Nonetheless, survivorship studies show that self-management programmes and exercise have improved the quality of their life, which places the focus of psychosocial impact on breast cancer. Nine-time Grammy Award winner and rock star, Sheryl Crow was diagnosed with ductal carcinoma in situ, a non-invasive form of breast cancer at 44 years old. She came out being a survivor after seven weeks of radiation therapy. At 36 years old, actress Christina Applegate beat breast cancer by getting a double mastectomy.
One woman’s inspirational journey in battling cancer
A 36-year-old special student teacher, Sarah White tells her story about how she defeated breast cancer in 2013. She had undergone a double mastectomy, radiation and chemotherapy in her efforts to eradicate this cancer. But she unexpectedly experienced a malignant relapse in October 2015 that turned out to be a stage four, Triple-Negative Breast Cancer (TNBC), having spread to her chest wall, spine and lungs. This aggressive and rare TNBC that only affects 15% of breast cancer patients, occurs when the oestrogen, progesterone and Human Epidermal Growth Factor Receptor 2 (HER2) receptors is negative.
The medical leave that she had to take rendered her emotionally drained. She resorted to planning a bucket list of things she has always wanted to do in her lifetime. Unbeknownst to White, the act of writing the list made her rediscover a childhood dream – beauty pageants – which ultimately led her on a path towards self-acceptance and courage. That dream grew and became more than just a means to cope emotionally, but also a channel to interact and inspire other women who were also struggling in the same battle against this disease.
Encouraged by a friend, White participated in the Miss All-Star United States Pageant, a beauty pageant for women of all ages. She came out winning the Mrs. West Virginia title in April, which motivated her to run for the national title in July.
White was determined to raise awareness of breast cancer, knowing the battle all too well herself. She also proposed a new breast cancer-related legislation and at the same time, worked to educate the public regarding the progress of clinical trials such as METRIC, an ongoing clinical trial conducted at the Cleveland Clinic that she voluntarily participates in. She somehow managed to juggle all these responsibilities while managing her symptoms, despite having to drive five hours to the clinic, once every three weeks.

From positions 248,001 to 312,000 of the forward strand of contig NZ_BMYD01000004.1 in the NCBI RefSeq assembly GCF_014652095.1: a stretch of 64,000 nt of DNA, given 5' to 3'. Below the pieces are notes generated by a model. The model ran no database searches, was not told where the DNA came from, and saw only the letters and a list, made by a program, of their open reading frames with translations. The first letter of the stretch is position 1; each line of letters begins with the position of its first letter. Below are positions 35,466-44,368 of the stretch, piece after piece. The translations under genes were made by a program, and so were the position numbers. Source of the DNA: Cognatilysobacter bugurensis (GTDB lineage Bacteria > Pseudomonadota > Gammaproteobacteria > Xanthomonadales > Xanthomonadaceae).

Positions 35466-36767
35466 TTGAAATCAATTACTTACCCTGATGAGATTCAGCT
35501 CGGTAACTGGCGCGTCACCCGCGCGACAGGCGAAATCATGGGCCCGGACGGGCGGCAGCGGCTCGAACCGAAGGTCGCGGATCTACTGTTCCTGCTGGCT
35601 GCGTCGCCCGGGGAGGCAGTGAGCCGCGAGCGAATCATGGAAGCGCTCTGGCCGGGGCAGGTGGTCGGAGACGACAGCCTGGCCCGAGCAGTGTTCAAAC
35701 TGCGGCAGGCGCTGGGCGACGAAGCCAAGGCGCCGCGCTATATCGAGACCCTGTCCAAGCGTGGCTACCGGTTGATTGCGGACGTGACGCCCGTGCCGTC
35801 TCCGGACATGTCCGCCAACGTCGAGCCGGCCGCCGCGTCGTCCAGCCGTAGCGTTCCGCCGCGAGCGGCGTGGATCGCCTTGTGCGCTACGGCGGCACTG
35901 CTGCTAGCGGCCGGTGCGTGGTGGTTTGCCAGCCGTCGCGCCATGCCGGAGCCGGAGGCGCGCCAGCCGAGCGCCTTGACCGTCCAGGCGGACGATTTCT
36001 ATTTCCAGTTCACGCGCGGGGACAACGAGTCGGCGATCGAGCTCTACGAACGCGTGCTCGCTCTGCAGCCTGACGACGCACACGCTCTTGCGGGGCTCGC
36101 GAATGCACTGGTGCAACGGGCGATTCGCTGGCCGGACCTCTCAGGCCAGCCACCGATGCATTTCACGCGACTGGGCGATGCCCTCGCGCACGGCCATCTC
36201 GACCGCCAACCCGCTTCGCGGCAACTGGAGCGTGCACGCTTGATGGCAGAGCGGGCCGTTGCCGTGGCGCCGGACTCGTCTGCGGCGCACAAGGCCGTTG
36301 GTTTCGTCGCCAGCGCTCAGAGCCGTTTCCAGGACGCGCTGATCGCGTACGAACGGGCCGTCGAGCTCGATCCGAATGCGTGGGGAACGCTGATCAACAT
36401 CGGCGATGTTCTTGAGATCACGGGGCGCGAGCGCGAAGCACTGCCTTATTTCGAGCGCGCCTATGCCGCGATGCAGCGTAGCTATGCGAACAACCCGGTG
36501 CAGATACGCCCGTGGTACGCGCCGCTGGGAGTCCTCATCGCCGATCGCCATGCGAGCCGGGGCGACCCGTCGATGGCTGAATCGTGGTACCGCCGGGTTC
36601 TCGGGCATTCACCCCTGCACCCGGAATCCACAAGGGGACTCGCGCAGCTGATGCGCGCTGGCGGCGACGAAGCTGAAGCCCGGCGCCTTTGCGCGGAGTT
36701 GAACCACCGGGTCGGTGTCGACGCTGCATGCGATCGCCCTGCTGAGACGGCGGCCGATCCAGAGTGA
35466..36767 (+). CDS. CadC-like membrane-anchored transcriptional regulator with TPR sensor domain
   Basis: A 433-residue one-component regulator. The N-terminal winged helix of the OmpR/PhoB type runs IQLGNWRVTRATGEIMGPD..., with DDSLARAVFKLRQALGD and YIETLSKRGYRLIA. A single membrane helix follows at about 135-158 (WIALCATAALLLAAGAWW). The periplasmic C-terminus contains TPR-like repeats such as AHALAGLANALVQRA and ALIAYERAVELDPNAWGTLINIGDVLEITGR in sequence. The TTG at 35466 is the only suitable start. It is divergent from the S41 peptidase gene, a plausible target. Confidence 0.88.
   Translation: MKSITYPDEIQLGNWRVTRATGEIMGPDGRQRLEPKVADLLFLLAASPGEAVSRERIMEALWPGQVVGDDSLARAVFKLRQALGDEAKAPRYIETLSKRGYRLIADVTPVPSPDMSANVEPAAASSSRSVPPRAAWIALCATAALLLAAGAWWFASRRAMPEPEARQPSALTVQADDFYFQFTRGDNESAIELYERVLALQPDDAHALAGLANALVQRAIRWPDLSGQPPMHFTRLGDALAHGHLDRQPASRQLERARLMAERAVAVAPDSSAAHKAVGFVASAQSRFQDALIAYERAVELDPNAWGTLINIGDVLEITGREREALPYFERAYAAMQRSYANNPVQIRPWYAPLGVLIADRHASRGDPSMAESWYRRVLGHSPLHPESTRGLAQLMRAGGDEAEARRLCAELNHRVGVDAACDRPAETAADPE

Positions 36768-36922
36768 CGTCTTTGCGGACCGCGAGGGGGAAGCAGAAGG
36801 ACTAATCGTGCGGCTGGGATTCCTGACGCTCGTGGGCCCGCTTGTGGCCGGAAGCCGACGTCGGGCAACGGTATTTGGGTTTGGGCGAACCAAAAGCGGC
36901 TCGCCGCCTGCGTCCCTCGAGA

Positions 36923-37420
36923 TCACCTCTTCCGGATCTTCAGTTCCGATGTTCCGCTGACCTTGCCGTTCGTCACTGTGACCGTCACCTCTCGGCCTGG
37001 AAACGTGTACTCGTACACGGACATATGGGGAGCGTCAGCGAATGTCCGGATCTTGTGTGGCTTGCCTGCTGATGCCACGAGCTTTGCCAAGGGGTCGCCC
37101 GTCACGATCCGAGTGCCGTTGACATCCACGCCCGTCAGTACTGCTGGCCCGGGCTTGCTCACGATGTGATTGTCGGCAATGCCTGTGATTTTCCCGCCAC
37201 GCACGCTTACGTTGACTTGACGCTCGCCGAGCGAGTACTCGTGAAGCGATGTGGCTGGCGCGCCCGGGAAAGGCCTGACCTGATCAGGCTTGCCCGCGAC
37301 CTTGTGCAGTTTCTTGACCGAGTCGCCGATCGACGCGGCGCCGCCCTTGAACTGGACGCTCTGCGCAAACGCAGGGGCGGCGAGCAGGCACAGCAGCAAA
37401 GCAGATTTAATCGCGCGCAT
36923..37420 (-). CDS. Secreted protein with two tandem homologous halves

Thus far, the IV treatment has been showing promising results in White’s condition after she received the study drug. The director of the breast oncology programme at the Cleveland Clinic, Dr Jame Abraham, who is also her doctor, reported that the lesion in her bone, lung and chest wall are nearly completely gone.
This targeted treatment involves a new class of drugs that only destroys diseased cells, and spares the healthy cells. The study aims to study the efficacy of the CDX-011 (glembatumumab vedotin, an antibody-drug conjugate) in TNBC. The trial estimates a primary completion date on December 2017.
Although White did not win the national title, the pageant gave her a platform to publicise the legislation in West Virginia which has begun to see the recruitment of more delegates. The bills aim to aid in early diagnosis, provide better mammogram services and better standard of care for patients with aggressive forms of breast cancer.
Resensitivity to trastuzumab
Trastuzumab, also known as Herceptin has been on the front lines of breast cancer treatment. A recent study published in Oncotarget report findings of a team of Case Western Reserve University School of Medicine cancer researchers who resensitised the tumour by blocking a gene called S100P in tumours that were previously resistant to this drug. S100P was known to be a key gene as it showed significant different expressions.
Tratuzumab resistant tumours are seen in relapse patients who were initially treated with this drug. Assistant Professor Khalil says that discovering the mechanism of resistance will allow for more discoveries in reversing the resistance, and potentially curing more patients.
With many more pharmacotherapeutic interventions on the horizon, we are hopeful to see a rise in survival rate amongst women battling this disease. MIMS
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